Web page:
alive, or a bionic implant that improves human strength or wit, or a true cyborg, a living brain in a mobile artificial body. But there is no doubt that existing technology will carry us further along these paths. At the physical level, the creation of walking robots has taught us a great deal about mechatronics and body construction. Devices for implementing artificial senses, from light and sound detectors to wire- less receivers, are also well developed and will only get better. Many issues about the physical capabilities of artificial beings—notably, how to extend their battery-powered lifetimes so that they don’t need frequent recharging—remain,but we do have clear directions for body improvement that apply known principles without having to invent new concepts.
Neither artificial bodies nor synthetic senses can work meaning- fully without guidance from a brain, a mind, or a developed cogni- tion. Here, too, progress will come through the refinement and evolution of the existing approach, which is to program digital com- puter chips to simulate what the brain does. Every increase in hard- ware speed and capacity, and in the cleverness of the software, makes artificial beings more effective, just as the addition of a third chip to Sony’s QRIO robot enormously enhanced its speech. But a deeper understanding of our own brains, leading to the construction of bet- ter synthetic ones, might be needed to bring those silicon brains to a new plane—truly high intelligence, and possibly silicon-based con- sciousness.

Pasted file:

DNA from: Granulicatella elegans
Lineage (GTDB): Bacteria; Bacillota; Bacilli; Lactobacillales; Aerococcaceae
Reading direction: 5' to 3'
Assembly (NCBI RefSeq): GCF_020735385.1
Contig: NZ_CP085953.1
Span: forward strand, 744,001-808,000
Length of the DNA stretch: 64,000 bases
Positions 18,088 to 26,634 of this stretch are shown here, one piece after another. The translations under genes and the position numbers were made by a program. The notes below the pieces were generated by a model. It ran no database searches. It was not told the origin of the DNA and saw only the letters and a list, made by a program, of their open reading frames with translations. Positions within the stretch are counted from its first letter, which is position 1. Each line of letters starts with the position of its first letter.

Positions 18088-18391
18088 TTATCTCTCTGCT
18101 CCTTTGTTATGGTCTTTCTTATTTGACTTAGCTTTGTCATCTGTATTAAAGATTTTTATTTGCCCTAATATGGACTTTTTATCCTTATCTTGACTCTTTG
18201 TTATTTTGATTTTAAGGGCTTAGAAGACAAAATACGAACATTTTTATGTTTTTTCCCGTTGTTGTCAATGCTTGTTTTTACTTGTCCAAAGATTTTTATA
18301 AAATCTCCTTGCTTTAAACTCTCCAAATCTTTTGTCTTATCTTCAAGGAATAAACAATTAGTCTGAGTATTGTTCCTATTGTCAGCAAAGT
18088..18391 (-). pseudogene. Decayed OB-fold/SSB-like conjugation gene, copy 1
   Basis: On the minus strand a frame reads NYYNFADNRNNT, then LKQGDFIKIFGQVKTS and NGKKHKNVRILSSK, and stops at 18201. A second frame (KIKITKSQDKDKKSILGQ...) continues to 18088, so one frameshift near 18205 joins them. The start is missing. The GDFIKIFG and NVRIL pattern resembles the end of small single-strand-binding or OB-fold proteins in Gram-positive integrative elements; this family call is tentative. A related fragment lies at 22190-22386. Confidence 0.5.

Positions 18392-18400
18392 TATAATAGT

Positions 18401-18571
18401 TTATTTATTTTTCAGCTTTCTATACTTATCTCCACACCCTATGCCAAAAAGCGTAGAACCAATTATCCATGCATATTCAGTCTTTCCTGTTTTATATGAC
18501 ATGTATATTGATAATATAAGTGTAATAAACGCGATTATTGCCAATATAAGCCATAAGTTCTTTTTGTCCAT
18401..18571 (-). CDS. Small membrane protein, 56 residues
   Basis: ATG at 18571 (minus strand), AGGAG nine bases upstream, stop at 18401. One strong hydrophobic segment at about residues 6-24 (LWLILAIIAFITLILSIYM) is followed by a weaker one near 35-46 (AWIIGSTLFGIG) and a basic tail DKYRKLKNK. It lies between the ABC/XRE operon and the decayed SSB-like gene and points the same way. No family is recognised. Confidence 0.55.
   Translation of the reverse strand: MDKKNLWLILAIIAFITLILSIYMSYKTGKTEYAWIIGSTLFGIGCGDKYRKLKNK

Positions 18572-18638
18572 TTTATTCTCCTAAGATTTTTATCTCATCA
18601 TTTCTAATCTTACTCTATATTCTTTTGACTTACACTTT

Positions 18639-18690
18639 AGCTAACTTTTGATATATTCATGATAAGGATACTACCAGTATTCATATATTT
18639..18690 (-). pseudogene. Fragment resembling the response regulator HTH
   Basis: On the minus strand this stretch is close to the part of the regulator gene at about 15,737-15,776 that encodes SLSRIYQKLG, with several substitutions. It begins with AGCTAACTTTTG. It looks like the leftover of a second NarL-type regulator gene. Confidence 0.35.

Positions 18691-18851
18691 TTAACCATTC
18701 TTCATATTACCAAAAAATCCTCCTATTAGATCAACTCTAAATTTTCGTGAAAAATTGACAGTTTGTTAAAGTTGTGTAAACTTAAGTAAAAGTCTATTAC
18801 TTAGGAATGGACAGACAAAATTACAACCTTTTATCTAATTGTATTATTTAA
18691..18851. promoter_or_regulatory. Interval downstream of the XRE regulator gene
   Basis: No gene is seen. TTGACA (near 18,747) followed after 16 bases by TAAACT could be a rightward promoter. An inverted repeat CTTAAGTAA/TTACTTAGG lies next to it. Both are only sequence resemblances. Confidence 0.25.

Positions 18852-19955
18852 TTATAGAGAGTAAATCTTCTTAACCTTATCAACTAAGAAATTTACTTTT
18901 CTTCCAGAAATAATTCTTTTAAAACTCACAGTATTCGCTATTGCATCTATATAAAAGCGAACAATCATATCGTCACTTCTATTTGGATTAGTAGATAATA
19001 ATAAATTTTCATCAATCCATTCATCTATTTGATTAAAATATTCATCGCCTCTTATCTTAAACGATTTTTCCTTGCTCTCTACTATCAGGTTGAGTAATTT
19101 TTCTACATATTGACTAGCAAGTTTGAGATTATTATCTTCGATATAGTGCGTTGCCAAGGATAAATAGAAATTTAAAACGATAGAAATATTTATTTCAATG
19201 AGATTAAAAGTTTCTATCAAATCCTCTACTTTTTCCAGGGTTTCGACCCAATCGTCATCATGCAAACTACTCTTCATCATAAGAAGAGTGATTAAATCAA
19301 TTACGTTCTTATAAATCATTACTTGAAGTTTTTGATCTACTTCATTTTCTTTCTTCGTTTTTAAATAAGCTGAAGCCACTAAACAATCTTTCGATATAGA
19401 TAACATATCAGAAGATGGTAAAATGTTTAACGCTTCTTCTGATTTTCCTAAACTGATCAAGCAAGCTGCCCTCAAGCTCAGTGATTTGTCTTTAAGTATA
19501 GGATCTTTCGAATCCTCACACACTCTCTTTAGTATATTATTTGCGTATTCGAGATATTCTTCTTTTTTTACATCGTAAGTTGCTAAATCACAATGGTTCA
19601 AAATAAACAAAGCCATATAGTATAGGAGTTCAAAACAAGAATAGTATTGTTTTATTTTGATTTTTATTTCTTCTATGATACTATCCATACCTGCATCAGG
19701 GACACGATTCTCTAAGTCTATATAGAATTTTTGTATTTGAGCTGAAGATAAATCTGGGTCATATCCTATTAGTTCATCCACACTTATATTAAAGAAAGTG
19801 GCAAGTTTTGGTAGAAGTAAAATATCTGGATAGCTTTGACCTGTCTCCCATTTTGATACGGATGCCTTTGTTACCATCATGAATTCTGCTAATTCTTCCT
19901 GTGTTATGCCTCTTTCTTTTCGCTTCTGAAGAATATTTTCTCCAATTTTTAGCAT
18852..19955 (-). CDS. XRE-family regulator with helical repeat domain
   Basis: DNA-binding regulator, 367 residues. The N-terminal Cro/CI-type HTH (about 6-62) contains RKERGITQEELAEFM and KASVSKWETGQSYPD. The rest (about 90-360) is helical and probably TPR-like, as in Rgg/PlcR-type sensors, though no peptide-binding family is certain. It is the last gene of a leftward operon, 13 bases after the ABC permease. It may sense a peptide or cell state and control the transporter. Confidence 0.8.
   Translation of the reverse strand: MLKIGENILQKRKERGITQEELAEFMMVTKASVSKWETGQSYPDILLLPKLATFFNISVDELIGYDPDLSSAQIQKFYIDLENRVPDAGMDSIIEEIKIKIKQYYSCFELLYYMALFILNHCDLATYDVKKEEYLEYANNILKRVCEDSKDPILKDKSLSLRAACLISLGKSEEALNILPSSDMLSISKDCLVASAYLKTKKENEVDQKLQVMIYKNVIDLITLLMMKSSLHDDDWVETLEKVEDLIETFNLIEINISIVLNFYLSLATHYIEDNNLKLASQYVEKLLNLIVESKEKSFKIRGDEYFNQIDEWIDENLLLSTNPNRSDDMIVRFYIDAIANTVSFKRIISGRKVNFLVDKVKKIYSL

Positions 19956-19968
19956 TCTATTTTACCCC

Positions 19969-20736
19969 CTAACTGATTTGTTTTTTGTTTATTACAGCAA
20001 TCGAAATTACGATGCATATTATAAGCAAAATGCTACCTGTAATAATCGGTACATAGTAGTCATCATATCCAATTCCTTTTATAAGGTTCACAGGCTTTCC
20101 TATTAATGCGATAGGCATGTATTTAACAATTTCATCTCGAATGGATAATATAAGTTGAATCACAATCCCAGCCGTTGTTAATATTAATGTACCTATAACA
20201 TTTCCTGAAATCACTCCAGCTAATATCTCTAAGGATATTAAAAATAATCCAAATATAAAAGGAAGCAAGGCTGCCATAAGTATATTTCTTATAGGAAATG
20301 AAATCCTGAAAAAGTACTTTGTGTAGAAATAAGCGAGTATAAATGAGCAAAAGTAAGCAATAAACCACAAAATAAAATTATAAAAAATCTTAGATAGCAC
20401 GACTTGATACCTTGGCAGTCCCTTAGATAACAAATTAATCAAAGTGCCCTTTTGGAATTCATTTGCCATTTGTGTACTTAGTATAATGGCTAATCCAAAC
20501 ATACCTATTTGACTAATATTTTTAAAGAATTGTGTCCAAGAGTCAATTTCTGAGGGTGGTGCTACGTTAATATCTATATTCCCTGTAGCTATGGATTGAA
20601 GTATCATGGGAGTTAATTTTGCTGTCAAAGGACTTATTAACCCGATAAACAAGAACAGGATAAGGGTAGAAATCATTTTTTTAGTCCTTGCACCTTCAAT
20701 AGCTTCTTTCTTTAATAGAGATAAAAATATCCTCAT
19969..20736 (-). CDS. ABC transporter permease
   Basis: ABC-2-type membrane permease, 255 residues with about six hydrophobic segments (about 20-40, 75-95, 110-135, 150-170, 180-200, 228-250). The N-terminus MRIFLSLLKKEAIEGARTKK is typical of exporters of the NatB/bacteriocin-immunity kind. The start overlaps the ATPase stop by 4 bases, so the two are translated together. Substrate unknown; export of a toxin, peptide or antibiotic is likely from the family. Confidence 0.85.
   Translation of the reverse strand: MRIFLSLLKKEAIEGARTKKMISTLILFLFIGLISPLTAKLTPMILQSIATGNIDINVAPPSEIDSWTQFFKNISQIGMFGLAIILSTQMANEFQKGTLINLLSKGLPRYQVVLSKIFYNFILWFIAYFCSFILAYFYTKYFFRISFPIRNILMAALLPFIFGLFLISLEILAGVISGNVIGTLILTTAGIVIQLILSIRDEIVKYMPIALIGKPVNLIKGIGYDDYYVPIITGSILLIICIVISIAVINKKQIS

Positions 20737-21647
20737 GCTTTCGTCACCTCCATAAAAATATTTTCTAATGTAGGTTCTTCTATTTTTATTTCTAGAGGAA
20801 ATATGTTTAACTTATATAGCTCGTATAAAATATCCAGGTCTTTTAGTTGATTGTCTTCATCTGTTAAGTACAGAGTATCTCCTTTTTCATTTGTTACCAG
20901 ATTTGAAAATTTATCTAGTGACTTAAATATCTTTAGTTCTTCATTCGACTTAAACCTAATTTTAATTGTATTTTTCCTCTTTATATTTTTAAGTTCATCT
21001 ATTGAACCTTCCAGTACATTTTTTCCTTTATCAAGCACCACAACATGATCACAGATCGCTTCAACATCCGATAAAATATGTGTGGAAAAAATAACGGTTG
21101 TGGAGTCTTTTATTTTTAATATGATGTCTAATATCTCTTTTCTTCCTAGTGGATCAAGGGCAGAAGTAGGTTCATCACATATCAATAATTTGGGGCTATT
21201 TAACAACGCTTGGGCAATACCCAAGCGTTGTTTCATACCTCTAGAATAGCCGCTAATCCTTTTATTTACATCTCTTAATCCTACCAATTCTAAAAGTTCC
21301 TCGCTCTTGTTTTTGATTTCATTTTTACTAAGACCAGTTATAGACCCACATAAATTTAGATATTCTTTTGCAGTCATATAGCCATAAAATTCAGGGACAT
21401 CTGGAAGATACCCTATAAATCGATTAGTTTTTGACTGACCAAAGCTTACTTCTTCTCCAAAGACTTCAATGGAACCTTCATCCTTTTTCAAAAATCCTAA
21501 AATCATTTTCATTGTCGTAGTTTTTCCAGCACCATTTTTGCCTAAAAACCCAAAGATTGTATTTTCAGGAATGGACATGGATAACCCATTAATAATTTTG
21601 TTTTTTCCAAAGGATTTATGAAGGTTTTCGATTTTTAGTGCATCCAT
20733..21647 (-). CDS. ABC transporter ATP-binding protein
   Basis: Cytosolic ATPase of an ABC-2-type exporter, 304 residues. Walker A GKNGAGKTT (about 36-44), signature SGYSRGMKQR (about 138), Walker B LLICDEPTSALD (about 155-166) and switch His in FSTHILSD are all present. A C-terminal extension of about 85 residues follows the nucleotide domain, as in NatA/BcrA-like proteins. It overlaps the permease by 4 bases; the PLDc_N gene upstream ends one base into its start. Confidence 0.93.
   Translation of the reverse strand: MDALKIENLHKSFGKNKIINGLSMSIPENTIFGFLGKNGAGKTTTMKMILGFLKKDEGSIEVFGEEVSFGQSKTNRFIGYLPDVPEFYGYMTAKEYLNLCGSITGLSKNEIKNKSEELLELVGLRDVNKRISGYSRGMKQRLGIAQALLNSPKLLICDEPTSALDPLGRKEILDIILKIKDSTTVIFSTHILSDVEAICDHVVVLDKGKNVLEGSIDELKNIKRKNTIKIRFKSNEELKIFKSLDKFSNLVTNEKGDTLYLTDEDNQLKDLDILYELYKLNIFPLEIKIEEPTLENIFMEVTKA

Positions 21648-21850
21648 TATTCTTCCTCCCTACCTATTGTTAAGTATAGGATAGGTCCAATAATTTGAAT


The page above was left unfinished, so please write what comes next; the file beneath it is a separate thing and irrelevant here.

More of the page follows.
Human–machine connections have bright prospects as well.The potential medical benefits are clear.We will see rapid progress in this area, from improved cochlear implants for the deaf to more effective visual replacements for the blind and better BMI technology for the paralyzed, perhaps leading soon to direct neural control of an artificial limb.These achievements form a basis for the next level, which would go beyond healing to extend human mental and physical abilities— for instance, by connecting a human brain directly to the Internet or to a powerful computer, or permitting the brain to directly control a complex device such as a weapon or an artificial body. Because much of the current research in these areas is funded by the Department of